The air lock approach includes a lid that covers a first chamber, a transfer mechanism, and a second chamber for finally receiving the waste. After depositing waste into the first chamber, the user closes the lid and then actuates a transfer mechanism to transfer the waste material from the first chamber to the second chamber. For example, U.S. Pat. Nos. 5,535,913 and 5,655,680 to Asbach et al. describe a diaper pail with a constrictor located under the lid. Operation of the pail involves opening the lid, depositing the waste into the holding chamber, and closing the lid. The constrictor is then opened allowing the waste to fall from the holding chamber into the storage chamber. Finally, the constrictor is closed to prepare the pail for the next deposit of waste. Therefore, malodors from the second chamber are never directly exposed to the outside environment. Other examples of this approach are disclosed in U.S. Pat. No. 1,226,634 to Briese, U.S. Pat. No. 1,239,427 to Bunnel & Gates, and U.S. Pat. No. 1,265,148 to Warren.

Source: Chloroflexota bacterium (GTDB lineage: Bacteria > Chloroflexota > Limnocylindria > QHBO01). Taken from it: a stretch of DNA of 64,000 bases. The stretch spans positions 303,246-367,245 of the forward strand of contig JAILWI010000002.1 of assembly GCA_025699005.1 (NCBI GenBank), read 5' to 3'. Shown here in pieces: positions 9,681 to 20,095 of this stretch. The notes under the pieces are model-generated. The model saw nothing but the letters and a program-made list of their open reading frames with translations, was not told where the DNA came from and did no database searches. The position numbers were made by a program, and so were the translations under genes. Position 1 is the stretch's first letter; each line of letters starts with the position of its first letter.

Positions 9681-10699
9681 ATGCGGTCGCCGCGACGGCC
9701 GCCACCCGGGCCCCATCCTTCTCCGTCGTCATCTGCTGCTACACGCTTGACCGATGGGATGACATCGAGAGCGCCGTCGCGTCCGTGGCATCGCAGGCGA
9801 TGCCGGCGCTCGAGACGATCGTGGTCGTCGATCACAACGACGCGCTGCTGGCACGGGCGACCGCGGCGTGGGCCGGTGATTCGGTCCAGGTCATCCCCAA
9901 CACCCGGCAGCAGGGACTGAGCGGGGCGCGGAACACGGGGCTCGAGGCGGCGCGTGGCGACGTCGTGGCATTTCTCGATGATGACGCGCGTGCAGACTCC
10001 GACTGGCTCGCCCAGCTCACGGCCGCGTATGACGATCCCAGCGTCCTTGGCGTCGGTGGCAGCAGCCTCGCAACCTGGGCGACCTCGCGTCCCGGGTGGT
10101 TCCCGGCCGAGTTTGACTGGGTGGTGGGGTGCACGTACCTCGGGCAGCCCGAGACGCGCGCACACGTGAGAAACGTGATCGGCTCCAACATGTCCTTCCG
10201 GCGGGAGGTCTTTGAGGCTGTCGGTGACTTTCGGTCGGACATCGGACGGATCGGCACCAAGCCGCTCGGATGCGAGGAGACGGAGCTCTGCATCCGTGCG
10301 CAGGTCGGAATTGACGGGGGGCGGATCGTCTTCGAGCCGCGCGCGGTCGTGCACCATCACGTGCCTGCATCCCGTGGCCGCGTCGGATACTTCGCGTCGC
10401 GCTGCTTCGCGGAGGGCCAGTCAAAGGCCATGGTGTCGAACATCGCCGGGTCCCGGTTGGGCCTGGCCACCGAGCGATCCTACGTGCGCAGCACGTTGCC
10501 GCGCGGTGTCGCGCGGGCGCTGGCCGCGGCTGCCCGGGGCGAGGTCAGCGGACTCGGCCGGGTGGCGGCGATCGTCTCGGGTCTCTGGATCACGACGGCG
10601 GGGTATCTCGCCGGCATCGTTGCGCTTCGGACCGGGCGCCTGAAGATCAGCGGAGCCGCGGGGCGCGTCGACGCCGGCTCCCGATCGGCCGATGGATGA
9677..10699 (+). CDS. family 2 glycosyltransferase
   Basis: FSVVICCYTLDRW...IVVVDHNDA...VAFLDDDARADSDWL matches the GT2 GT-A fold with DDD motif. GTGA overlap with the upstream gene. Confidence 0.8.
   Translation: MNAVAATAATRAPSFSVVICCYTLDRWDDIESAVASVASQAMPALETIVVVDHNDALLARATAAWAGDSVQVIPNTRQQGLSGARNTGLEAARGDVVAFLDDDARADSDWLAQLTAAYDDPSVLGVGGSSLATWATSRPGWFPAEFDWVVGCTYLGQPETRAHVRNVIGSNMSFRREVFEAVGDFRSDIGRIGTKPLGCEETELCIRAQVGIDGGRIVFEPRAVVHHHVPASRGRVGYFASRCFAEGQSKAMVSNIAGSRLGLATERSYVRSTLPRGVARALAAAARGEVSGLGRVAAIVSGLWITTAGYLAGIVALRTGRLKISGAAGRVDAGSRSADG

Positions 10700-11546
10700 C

The sealed packaging approach requires a mechanism for sealing a waste in a liner bag attached to the disposal receptacle. An example of such device is the Turn ‘N Seal Diaper Pail sold by Safety 1st (which also incorporates an inner lid). The pail has a mechanism for twisting closed the neck of a plastic liner bag used to hold the soiled diapers. U.S. Pat. No. 5,125,526 to Sumanis discloses a garbage pail in which the bag is secured to a rotatably mounted holder inside the pail, the top of the bag fastened in place so that rotation of the holder opens and closes the neck of the bag by twisting it. U.S. Pat. Nos. 6,370,847 and 6,516,588 to Jensen et al. which discloses a disposal system employing heat-sealing members moved between an open position and a closed/sealed position by either twisting an inner lid, closing the lid, or moving an activation arm. The sealing member thermally-fuse the tubing to form a sealed package containing the diaper. Individual sealed packaging may also be employed, as for example shown in U.S. Pat. Nos. 4,869,049 and 5,590,512 to Richards et al., U.S. Pat. Nos. 5,813,200 and 6,170,240 to Jacoby et al., U.S. Pat. No. 6,128,890 to Firth, U.S. patent application Ser. No. 10/138,058 (Pub. No. US2002/0162304A1, published Nov. 7, 2002) in which a container has an inner storage chamber accessed via a closable lid and an intermediate tubular core. In the Richards' individual packaging receptacle embodiment a replaceable cassette houses flexible tubing surrounding a core. While not limited thereby, an example of a representative cassette is shown in U.S. Pat. No. 4,934,529 to Richards et al. As would be understood by one of ordinary skill in the art, other cassette constructs, such as shown in U.S. Pat. No. 3,356,192 to Couper, may be employed. The flexible tubing is dispensed from the cassette. The length of flexible tubing is stored along side the core with a closed end disposed at the lower end of the core. After a diaper is deposited into the tube, the core is rotated, which twists the flexible tube to create a seal above the diaper. To dispose the next diaper the user opens the lid and inserts the diaper. The previous seal is pushed downward, and a new seal is formed by twisting the tube above the newly deposited diaper. Thus the device stores the diapers in a series of individually wrapped packages in the storage chamber, each package being separated from adjacent packages by twists in the tube.